UK road deaths dropped for the first time in eight years during 2020 as the coronavirus saw a significant reduction in traffic levels.
Figures from the Department for Transport show there were 1,472 reported road deaths in 2020, compared to 1,748 in 2019.
Road safety charity IAM RoadSmart is campaigning for the Government to demonstrate "real leadership" to build on the lockdown reductions in death and injury on UK roads.
Neil Greig, IAM RoadSmart’s Director of Policy & Research, said: “These results are not unexpected. The reductions in deaths and serious injuries on roads are obviously related to the global pandemic and resulting Lockdowns. We need UK Government to show real leadership and push road safety up the political agenda if we are to see real, sustainable return of year-on-year improvements.
“While the reduction in deaths comes after 8 years of flat lining with no improvement in Britain’s road safety performance it means we are now bottom of the international league for rate of improvement. However, 2020 presents an opportunity for the Government to get its new road safety strategy in place and ‘build back safer’ for all road users.”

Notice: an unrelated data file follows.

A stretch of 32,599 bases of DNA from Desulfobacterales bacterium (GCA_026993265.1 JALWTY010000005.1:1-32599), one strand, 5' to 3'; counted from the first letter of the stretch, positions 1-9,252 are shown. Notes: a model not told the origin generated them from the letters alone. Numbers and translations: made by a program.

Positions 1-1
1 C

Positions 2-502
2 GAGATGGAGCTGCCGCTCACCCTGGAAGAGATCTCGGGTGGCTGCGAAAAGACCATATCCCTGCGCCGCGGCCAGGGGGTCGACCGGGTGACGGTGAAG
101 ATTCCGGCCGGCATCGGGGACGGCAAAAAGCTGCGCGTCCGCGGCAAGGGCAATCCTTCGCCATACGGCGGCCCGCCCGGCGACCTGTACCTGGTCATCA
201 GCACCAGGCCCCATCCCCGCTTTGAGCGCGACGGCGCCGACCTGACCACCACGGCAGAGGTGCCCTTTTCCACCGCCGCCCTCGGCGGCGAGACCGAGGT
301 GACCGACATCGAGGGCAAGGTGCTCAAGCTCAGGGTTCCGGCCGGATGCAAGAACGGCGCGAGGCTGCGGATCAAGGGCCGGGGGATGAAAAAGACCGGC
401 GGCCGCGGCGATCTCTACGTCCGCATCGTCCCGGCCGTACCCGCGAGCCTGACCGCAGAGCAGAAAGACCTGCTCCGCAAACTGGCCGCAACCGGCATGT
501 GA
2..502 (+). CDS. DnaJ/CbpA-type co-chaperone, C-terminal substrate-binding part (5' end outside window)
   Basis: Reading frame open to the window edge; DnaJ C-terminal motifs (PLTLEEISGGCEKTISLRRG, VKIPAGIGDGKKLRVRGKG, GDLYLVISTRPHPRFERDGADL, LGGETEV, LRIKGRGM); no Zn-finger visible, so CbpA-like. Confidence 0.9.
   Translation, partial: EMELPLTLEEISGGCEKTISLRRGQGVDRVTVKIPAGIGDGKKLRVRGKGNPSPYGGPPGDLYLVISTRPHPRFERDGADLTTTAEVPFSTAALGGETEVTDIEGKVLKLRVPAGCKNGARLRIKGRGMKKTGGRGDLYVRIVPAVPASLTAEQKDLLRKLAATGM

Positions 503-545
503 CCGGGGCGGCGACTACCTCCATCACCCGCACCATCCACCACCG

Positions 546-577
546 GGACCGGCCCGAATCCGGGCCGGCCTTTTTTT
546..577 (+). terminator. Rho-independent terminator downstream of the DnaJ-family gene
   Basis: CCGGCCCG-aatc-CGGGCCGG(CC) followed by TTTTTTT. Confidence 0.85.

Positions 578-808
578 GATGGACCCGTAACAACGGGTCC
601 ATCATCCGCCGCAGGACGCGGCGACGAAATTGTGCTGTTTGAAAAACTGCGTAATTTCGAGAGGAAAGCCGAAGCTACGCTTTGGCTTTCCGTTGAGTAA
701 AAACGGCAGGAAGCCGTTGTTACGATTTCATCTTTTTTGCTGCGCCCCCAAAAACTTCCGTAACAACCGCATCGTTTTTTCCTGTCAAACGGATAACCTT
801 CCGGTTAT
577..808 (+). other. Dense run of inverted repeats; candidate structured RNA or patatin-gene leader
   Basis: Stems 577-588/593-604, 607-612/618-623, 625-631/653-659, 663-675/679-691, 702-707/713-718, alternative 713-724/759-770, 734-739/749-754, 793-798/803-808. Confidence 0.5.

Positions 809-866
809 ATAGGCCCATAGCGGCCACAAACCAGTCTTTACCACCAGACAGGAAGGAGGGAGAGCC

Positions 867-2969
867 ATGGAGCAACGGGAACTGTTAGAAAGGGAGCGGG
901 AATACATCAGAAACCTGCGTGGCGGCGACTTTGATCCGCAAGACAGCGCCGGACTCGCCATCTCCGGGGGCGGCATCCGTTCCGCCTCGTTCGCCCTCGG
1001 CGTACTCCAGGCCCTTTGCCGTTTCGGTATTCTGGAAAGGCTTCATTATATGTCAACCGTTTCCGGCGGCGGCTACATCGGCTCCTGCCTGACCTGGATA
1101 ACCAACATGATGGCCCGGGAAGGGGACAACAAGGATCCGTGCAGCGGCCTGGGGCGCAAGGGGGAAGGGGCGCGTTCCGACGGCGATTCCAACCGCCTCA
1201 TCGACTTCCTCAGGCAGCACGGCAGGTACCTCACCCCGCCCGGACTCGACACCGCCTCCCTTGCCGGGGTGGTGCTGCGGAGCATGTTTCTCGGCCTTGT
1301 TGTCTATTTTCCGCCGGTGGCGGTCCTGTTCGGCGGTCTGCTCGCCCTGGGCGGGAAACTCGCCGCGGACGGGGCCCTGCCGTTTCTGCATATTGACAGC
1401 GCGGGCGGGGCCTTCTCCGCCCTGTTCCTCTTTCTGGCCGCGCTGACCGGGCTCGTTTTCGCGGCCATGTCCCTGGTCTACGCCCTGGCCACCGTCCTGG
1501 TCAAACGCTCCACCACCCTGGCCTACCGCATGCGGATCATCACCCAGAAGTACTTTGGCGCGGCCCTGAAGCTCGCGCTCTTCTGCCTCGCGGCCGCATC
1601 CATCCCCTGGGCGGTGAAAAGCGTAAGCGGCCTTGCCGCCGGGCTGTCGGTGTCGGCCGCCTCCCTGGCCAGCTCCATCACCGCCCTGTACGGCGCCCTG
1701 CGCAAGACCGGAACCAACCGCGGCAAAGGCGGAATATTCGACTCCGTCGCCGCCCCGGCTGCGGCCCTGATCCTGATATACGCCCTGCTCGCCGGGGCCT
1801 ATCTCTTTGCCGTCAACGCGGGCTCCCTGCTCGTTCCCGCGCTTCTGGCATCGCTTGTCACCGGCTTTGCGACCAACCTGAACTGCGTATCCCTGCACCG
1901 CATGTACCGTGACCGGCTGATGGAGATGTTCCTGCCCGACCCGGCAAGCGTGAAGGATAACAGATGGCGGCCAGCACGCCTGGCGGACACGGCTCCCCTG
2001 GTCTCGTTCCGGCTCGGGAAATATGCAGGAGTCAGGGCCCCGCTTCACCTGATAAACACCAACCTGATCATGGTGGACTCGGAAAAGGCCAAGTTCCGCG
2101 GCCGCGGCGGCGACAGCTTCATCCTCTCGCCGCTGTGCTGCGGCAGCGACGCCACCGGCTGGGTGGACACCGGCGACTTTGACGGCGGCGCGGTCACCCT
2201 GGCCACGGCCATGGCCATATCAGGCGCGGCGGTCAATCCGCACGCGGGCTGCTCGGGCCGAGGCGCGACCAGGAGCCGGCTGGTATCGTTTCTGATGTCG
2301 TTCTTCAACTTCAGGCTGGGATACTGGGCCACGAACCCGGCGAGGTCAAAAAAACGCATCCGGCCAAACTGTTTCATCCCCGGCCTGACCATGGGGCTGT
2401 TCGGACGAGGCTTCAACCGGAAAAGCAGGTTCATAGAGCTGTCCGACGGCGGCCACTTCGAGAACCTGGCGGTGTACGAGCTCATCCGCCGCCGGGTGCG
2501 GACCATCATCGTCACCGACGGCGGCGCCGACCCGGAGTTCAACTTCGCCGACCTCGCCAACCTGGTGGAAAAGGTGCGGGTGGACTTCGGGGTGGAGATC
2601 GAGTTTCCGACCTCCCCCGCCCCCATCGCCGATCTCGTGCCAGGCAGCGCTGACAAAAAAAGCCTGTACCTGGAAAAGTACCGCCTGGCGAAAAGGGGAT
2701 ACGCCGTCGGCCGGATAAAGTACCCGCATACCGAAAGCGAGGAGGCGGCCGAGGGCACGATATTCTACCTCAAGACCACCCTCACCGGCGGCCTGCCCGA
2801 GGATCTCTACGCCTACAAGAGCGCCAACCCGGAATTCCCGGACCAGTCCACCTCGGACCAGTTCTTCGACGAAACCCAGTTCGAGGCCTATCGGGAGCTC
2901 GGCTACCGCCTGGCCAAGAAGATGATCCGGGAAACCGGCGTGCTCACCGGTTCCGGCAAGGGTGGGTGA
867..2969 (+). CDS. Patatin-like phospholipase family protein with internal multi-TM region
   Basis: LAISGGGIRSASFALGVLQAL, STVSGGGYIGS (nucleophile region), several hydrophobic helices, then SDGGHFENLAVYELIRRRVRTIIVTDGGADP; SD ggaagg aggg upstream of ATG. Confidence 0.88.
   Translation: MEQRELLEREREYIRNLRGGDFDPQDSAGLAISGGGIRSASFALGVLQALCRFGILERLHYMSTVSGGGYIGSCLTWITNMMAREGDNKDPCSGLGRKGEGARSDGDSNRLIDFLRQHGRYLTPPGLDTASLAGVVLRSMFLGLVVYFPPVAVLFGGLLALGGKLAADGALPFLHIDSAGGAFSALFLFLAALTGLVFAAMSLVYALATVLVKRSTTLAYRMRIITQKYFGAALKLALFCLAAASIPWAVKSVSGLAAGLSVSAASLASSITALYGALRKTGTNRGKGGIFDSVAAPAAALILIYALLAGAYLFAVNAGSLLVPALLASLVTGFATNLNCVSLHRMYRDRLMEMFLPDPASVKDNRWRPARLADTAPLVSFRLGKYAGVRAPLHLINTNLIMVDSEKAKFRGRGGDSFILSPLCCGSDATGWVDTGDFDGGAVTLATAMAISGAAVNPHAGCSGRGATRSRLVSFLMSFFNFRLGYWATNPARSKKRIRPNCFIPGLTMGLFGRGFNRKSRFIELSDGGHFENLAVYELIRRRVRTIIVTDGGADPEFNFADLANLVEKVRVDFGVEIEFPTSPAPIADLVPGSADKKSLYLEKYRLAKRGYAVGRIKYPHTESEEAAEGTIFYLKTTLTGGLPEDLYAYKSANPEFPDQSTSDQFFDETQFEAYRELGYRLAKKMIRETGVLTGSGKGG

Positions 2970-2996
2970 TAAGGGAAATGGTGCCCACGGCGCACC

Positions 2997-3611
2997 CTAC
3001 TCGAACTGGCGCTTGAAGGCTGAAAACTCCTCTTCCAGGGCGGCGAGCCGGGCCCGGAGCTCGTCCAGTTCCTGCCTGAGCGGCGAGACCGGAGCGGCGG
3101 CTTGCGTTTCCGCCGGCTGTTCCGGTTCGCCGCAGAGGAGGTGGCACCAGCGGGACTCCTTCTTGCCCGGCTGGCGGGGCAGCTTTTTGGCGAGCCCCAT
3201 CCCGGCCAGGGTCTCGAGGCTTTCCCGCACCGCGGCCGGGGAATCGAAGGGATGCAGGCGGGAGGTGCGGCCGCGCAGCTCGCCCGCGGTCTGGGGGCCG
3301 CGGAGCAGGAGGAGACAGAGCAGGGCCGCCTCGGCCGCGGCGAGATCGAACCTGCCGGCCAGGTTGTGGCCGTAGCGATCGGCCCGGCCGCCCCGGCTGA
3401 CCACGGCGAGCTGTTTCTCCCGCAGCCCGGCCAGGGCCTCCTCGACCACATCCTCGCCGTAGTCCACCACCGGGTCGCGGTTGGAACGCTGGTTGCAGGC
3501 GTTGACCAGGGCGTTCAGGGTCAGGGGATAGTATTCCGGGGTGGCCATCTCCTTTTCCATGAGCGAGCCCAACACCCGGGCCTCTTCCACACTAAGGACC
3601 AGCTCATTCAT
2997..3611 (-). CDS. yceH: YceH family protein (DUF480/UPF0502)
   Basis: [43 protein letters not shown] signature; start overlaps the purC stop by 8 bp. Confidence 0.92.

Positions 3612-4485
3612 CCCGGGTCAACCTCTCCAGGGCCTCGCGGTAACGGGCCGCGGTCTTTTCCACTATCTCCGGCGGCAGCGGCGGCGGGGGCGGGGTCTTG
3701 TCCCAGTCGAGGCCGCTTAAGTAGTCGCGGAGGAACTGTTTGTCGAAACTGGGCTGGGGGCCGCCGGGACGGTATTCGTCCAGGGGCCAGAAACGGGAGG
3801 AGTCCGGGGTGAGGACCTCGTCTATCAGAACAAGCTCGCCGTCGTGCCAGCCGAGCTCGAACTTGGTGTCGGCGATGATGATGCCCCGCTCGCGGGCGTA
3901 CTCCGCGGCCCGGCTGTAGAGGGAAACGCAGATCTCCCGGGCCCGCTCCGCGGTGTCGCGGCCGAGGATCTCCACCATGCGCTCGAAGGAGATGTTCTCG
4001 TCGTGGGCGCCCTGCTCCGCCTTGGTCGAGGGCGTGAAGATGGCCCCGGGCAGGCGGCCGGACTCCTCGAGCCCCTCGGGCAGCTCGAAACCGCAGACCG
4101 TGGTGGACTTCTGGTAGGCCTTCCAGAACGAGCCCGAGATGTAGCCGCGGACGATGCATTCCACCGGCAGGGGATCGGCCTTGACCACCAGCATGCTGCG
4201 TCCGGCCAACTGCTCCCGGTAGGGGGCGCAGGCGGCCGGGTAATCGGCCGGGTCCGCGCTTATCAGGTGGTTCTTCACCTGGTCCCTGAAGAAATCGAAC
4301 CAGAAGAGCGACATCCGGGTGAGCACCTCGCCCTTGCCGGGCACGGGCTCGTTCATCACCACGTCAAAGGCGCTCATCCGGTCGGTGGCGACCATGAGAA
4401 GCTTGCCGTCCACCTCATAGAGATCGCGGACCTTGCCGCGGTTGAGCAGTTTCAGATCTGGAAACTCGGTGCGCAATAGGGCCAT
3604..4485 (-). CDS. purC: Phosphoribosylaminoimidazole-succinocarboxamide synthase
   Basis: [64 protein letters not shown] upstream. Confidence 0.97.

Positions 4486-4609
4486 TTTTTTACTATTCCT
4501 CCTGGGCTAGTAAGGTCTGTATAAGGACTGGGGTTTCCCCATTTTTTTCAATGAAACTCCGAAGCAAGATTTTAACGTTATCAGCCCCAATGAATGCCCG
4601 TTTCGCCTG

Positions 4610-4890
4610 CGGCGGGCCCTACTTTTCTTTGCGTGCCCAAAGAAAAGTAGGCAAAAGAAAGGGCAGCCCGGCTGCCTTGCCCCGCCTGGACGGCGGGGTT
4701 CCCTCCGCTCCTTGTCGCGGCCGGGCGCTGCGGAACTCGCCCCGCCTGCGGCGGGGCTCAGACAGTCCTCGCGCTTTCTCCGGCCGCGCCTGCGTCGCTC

The Government report highlights an estimated 23,486 killed or seriously injured (KSI) casualties in 2020, a decrease of 22% compared to the same period in 2019.
Total casualties fell by 25% to 115,333, when compared to 2019.
These drops broadly align with total road traffic during the period decreasing by 21%.
Pedal cyclist casualty rates saw the greatest percentage decrease (34%) compared to all other road user types, but this was due to disproportionate increase in the number of people cycling.
The actual numbers of cyclists killed went up by 40% (100 were killed in 2019 and 140 in 2020).
Transport for London (TfL) published its own data, showing the number of people killed or seriously injured on London's roads fell by 21% over the year compared to 2019 data. Despite the decreases, 96 people were killed and 2,974 suffered serious injuries on the Capital’s roads during 2020.